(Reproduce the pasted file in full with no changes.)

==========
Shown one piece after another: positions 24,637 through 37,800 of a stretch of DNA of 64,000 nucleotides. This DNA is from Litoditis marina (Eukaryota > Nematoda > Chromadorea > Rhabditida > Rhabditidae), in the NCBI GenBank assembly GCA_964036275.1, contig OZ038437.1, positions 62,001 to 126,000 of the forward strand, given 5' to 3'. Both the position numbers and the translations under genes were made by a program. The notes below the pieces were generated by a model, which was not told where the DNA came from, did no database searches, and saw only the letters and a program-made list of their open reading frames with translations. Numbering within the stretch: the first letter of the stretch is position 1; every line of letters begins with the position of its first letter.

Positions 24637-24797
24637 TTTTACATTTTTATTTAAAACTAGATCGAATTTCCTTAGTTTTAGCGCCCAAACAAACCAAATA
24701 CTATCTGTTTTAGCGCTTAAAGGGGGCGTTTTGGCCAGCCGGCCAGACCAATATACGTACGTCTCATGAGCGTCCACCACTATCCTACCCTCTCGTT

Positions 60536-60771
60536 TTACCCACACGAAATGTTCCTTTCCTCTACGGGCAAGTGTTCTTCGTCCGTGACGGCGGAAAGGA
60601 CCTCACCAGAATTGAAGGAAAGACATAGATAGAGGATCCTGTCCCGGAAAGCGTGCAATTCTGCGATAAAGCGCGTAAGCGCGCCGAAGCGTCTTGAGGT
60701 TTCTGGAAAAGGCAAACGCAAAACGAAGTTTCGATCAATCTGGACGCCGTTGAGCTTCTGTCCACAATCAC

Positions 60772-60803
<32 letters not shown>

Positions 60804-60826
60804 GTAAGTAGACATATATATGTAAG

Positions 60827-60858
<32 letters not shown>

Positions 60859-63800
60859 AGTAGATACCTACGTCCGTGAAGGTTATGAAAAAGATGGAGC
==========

Shown one piece after another: positions 24,637 through 37,800 of a stretch of DNA of 64,000 nucleotides. This DNA is from Litoditis marina (Eukaryota > Nematoda > Chromadorea > Rhabditida > Rhabditidae), in the NCBI GenBank assembly GCA_964036275.1, contig OZ038437.1, positions 62,001 to 126,000 of the forward strand, given 5' to 3'. Both the position numbers and the translations under genes were made by a program. The notes below the pieces were generated by a model, which was not told where the DNA came from, did no database searches, and saw only the letters and a program-made list of their open reading frames with translations. Numbering within the stretch: the first letter of the stretch is position 1; every line of letters begins with the position of its first letter.

Positions 24637-24797
24637 TTTTACATTTTTATTTAAAACTAGATCGAATTTCCTTAGTTTTAGCGCCCAAACAAACCAAATA
24701 CTATCTGTTTTAGCGCTTAAAGGGGGCGTTTTGGCCAGCCGGCCAGACCAATATACGTACGTCTCATGAGCGTCCACCACTATCCTACCCTCTCGTT

Positions 60536-60771
60536 TTACCCACACGAAATGTTCCTTTCCTCTACGGGCAAGTGTTCTTCGTCCGTGACGGCGGAAAGGA
60601 CCTCACCAGAATTGAAGGAAAGACATAGATAGAGGATCCTGTCCCGGAAAGCGTGCAATTCTGCGATAAAGCGCGTAAGCGCGCCGAAGCGTCTTGAGGT
60701 TTCTGGAAAAGGCAAACGCAAAACGAAGTTTCGATCAATCTGGACGCCGTTGAGCTTCTGTCCACAATCAC

Positions 60772-60803
<32 letters not shown>

Positions 60804-60826
60804 GTAAGTAGACATATATATGTAAG

Positions 60827-60858
<32 letters not shown>

Positions 60859-63800
60859 AGTAGATACCTACGTCCGTGAAGGTTATGAAAAAGATGGAGC